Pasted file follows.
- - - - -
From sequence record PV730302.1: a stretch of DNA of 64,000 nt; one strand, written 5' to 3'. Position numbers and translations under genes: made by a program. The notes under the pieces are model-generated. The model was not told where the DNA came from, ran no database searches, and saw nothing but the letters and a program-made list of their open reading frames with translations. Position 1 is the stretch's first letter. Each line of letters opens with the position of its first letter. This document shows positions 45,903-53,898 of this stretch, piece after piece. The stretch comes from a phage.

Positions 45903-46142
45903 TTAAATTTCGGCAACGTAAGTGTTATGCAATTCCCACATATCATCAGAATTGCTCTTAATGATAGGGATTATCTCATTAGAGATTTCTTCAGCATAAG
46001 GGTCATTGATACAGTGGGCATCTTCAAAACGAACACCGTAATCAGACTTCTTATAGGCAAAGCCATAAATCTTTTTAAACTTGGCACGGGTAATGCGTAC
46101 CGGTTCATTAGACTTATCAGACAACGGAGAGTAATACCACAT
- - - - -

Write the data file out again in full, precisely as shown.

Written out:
From sequence record PV730302.1: a stretch of DNA of 64,000 nt; one strand, written 5' to 3'. Position numbers and translations under genes: made by a program. The notes under the pieces are model-generated. The model was not told where the DNA came from, ran no database searches, and saw nothing but the letters and a program-made list of their open reading frames with translations. Position 1 is the stretch's first letter. Each line of letters opens with the position of its first letter. This document shows positions 45,903-53,898 of this stretch, piece after piece. The stretch comes from a phage.

Positions 45903-46142
45903 TTAAATTTCGGCAACGTAAGTGTTATGCAATTCCCACATATCATCAGAATTGCTCTTAATGATAGGGATTATCTCATTAGAGATTTCTTCAGCATAAG
46001 GGTCATTGATACAGTGGGCATCTTCAAAACGAACACCGTAATCAGACTTCTTATAGGCAAAGCCATAAATCTTTTTAAACTTGGCACGGGTAATGCGTAC
46101 CGGTTCATTAGACTTATCAGACAACGGAGAGTAATACCACAT